PGA Tour is embracing artificial intelligence

|     Neil Greenberg     |

WASHINGTON (The Washington Post) – PGA golfers such as four-time major champion Rory McIlroy embrace the tens of thousands of data points – roughly 32,000 per event – that the tour’s ShotLink System has offered since 2001.

“I made the decision at the end of last year to really look at my stats,” McIlroy said after last week’s Travelers Championship. “I think they’ve become very important, and I think the strokes-gained stats, whether it’s tee to green or putting or around the green or whatever, I think that’s been one of the biggest changes for good that we’ve seen in golf, because it really just lets you see how your game stacks up against everyone else.”

Good news, Rory. For the first time Thursday at the Quicken Loans National at TPC Potomac at Avenel Farm, three fixed, high-resolution cameras, part of the tour’s upgraded ShotLink+ ball-tracking system, replaced the human-operated laser on every green of every hole, capturing the ball in motion as opposed to only the ball at rest.

“It’s the next phase of how we get the data without having to have human interaction on everything that happens,” said Matt Troka, senior vice president of product and partner management of CDW, a technology partner of the PGA Tour. “We went from a single point of data to thousands of points of data overnight.”

The amount of data collected by the PGA Tour is staggering. Alex Turnbull, director of the tour’s broadcasting production team, estimates there are 174 million shot attributes in the tour’s database, making it unwieldy for humans to make sense of them all. Instead, the PGA Tour is partnering with Microsoft and will use artificial intelligence to leverage 20 years of statistical data and 80,000-plus hours of video in its digital library.

One of three ShotLink trucks the PGA Tour uses to collect data. – THE WASHINGTON POST

Artificial intelligence, a term coined in 1950s by John McCarthy, a math professor at Dartmouth, simply means a computer will do things that require intelligence when done by humans. The NBA uses AI to make sense of its vast amount of shooting data, and the International Gymnastics Federation plans to introduce AI to help judge the Tokyo Olympics in 2020. The PGA Tour will use it, at first, to enhance its television broadcasts and digital storytelling.

“We want to enhance the entertainment value of our sport with ball-in-motion data,” said Steve Evans, the PGA Tour’s senior vice president of information systems. “The ShotLink broadcast team is focused on one broadcaster who is telling a specific set of stories. The broadcaster next door might be telling a completely different set of stories. And if you are writing for our digital content, it’s another set of stories. Instead of trying to scale that function with people, we are trying to automate it.”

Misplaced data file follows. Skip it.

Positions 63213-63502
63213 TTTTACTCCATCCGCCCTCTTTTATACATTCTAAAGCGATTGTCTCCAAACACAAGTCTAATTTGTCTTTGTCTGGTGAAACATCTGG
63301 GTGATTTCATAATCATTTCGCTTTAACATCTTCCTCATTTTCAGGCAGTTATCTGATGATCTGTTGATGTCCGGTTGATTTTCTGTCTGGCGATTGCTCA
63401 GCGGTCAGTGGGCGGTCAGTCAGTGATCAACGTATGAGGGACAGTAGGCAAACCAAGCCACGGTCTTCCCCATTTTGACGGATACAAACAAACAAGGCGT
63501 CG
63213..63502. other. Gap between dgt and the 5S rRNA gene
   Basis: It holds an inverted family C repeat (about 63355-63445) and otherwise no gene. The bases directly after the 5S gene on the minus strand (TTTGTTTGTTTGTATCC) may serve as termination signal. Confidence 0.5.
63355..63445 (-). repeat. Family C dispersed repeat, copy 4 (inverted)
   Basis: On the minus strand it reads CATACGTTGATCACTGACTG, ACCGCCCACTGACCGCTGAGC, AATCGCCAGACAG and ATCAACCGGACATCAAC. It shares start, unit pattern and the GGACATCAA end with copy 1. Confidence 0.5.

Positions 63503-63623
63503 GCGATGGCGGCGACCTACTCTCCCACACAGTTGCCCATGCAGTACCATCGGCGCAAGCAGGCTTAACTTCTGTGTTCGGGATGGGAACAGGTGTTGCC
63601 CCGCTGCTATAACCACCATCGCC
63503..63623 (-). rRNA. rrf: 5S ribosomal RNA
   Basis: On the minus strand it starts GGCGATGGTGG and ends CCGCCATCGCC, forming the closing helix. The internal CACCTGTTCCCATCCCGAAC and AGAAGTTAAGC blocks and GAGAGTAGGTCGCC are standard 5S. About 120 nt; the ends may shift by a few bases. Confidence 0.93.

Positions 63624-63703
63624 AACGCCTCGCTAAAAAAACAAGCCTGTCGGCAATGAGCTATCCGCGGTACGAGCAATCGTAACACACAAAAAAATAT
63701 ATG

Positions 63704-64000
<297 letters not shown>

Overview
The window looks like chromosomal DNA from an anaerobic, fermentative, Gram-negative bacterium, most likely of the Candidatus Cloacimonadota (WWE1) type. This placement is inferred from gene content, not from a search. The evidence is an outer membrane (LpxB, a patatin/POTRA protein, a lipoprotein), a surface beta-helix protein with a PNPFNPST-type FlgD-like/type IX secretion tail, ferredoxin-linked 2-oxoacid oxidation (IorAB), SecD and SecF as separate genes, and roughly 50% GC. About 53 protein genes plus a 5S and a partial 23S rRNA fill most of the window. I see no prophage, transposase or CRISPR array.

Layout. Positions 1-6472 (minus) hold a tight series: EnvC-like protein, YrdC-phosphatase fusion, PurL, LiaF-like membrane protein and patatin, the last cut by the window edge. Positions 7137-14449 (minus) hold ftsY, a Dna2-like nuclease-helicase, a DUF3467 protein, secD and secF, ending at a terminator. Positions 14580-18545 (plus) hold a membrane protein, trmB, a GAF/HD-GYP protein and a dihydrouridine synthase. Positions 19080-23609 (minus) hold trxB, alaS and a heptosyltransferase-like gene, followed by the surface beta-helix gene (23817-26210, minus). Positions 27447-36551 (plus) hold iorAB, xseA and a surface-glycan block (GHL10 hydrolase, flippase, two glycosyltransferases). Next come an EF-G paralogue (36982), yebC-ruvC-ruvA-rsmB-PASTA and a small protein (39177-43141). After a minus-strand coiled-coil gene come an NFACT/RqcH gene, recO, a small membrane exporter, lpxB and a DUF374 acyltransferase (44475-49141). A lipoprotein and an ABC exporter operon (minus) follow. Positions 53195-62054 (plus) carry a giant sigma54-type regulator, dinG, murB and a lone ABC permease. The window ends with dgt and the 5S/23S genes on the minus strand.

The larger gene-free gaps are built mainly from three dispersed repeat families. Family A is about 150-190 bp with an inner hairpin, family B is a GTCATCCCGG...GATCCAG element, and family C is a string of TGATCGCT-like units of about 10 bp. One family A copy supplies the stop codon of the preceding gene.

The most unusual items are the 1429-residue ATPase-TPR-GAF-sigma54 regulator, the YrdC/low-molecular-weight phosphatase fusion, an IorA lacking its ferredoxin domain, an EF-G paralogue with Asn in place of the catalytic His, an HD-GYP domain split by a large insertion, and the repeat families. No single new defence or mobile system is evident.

The change might go unnoticed by fans watching a tournament, but the quality of the on-screen product should be much improved. Using an example supplied by the PGA Tour, Bryson DeChambeau missed the green on a par-five at the Memorial in June, landing 57 feet from the hole. DeChambeau’s performance in these situations was instantaneously transmitted to the broadcast booth, providing the commentators with all the information they needed – such as that DeChambeau was leading the field with a scrambling rate of 80 per cent – to provide colour commentary. Even the most prepared broadcasters don’t always have the data they need at their fingertips; now it appears they won’t have to.

The tour will also use the AI platform to automate content creation, providing round recaps for every player in the field following every round of a tournament, and create more video highlights, allowing it to “easily put out 200 to 250 videos per week,” said Scott Gutterman, vice president of digital operations at the PGA Tour.

Video content for the PGA Tour is important. Unlike a basketball or football game, where everything is happening in front of you, golf tournaments have many moments happening simultaneously in different places, making it difficult to keep up with every player at every juncture of the event. Gutterman looked to the NFL as a possible solution.